Renaissance humanism provided new reasons for scholars to pursue Hebrew learning by the end of the 15th century. The humanist desire to explore old texts for insight and information manifested itself in two important ways: a yearning for the new wisdom that kabbalistic learning offered, and a desire to return to the source texts of the Christian faith, including the Hebrew Bible.5 Count Giovanni Pico della Mirandola introduced the Christian world of scholarship to Kabbalah through his 900 Theses (1486), at least forty-seven of which referred specifically to kabbalistic ideas.6 Pico believed that kabbalistic literature was even older than classical Greek literature and that it could be mined for information and for insight into what he and Marsilio Ficino termed the Prisca theologica. Yet Pico’s greatest influence on the growth of Christian Hebrew learning came not through his own kabbalistic studies, but through his persuading Johannes Reuchlin to study the Kabbalah.

Johannes Reuchlin was a jurist and diplomat who pursued his passion for Hebrew and Greek learning as a side interest.7 Reuchlin’s two books on the Kabbalah, De verbo mirifico (1494) and De arte cabalistica (1517), served to popularize kabbalistic learning. His book De rudimenta (Pforzheim, 1506), which contained a Hebrew grammar and lexicon, provided both biblical humanists and would-be kabbalists with a means of learning Hebrew themselves. Reuchlin’s work was divided into three parts: a brief introduction to the Hebrew alphabet and morphology, a massive lexicon of biblical Hebrew, and his discussion of the Hebrew parts of speech. Reuchlin presented Hebrew grammar by marrying the philological content of Hebrew, especially as explained by Moses and David Kimhi, with the grammatical structure of classical Latin. Moses Kimhi’s book Mahalakah shevile ha-da’at (Journey on the Paths of Knowledge) was his most valuable source of explanations and examples for the grammatical section, while David Kimhi’s Sefer ha-shorashim (Book of Roots) was the principal source for the lexicon. Reuchlin provided biblical quotations in Latin for nearly all of the words, which made the lexicon more accessible for beginning Hebrew students but limited its usefulness for more advanced students.8 Price notes, “The sheer quantity of quotations from Jerome transformed the lexicon into an overwhelmingly Christian book. But this modification established the context for Reuchlin’s sustained effort to correct the Vulgate text and reject its authority on the basis of Jewish biblical research.”9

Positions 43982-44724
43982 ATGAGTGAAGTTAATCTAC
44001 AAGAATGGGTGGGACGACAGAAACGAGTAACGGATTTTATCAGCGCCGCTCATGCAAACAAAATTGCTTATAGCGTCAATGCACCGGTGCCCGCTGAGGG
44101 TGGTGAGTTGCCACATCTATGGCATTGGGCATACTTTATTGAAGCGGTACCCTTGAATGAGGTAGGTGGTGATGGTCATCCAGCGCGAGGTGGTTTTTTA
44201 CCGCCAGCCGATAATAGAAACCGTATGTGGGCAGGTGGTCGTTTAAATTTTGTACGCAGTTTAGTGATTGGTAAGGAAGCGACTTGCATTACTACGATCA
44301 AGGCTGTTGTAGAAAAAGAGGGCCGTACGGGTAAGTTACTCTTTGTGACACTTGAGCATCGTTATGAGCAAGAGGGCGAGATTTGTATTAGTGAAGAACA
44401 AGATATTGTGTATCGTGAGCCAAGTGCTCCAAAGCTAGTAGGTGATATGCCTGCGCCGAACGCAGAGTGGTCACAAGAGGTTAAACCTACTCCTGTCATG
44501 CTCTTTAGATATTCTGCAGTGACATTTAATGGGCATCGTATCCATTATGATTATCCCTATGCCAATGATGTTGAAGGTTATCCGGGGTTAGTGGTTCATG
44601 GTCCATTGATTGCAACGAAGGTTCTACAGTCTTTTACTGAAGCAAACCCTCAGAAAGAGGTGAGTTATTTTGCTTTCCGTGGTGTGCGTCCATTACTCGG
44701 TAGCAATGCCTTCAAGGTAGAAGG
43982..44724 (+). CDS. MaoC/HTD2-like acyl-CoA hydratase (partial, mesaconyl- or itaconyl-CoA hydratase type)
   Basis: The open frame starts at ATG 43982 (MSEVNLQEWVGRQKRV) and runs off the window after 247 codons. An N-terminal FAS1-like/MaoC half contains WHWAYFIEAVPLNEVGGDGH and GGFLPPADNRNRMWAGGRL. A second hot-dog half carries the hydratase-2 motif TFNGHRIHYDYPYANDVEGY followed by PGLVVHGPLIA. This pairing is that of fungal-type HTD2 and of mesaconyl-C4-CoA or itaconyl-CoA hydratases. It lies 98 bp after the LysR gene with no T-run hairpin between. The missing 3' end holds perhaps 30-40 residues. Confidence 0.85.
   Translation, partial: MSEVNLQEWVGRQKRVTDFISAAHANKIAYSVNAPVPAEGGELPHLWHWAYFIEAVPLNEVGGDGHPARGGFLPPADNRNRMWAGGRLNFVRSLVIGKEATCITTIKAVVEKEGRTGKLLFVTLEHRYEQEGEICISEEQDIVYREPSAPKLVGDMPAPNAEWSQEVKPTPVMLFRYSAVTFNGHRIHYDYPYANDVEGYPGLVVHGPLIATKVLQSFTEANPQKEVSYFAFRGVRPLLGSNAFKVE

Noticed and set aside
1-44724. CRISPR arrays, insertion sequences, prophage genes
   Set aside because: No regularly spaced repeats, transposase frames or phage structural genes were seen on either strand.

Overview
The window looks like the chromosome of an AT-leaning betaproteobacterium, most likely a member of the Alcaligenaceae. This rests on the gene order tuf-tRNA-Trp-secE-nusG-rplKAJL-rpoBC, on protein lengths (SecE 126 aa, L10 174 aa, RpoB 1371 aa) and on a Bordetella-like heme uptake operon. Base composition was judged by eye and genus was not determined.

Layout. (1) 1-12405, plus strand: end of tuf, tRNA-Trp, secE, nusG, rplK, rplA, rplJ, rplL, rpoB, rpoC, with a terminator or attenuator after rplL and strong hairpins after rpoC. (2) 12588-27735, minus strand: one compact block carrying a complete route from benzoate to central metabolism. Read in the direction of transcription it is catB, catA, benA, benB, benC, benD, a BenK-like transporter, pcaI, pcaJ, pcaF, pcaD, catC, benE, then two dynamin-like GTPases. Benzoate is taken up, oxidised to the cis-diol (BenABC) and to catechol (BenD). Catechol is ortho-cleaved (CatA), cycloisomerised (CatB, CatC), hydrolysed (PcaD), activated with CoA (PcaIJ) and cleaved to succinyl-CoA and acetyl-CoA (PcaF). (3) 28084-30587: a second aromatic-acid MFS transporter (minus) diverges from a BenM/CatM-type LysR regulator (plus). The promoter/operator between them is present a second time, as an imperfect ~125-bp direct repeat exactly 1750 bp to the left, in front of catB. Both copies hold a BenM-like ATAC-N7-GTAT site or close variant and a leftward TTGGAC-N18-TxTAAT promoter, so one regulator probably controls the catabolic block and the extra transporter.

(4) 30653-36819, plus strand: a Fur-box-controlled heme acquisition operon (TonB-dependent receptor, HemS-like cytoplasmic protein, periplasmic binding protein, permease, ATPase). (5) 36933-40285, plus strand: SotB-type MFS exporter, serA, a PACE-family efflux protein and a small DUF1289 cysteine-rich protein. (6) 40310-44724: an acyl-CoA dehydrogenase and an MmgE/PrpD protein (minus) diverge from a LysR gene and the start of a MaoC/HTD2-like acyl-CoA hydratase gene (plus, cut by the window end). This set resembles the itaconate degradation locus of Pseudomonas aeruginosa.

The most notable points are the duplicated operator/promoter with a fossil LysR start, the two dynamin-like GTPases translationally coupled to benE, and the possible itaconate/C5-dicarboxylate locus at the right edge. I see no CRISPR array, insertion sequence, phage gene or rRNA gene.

Biblical humanism was the single most important factor that contributed to the growth of widespread Hebrew learning among Christians before the Reformation. Erasmus was not the first Renaissance scholar to heed the Church Father Jerome’s call for a return to the sources by reading the New Testament in its original Greek and the Old Testament in Hebrew, but he was a singularly effective spokesman for Jerome’s ideal. In his introduction to the first printed Greek New Testament (1516), he asserted that knowledge of the biblical languages was essential for theologians. His associates Wolfgang Capito, Johannes Oecolampadius, and Conrad Pellican were all pioneers in the study of Hebrew and would become leaders in the Protestant movement. A number of Catholic biblical humanists, particularly Sanctes Pagninus, made substantial contributions to the growth of Hebrew learning.10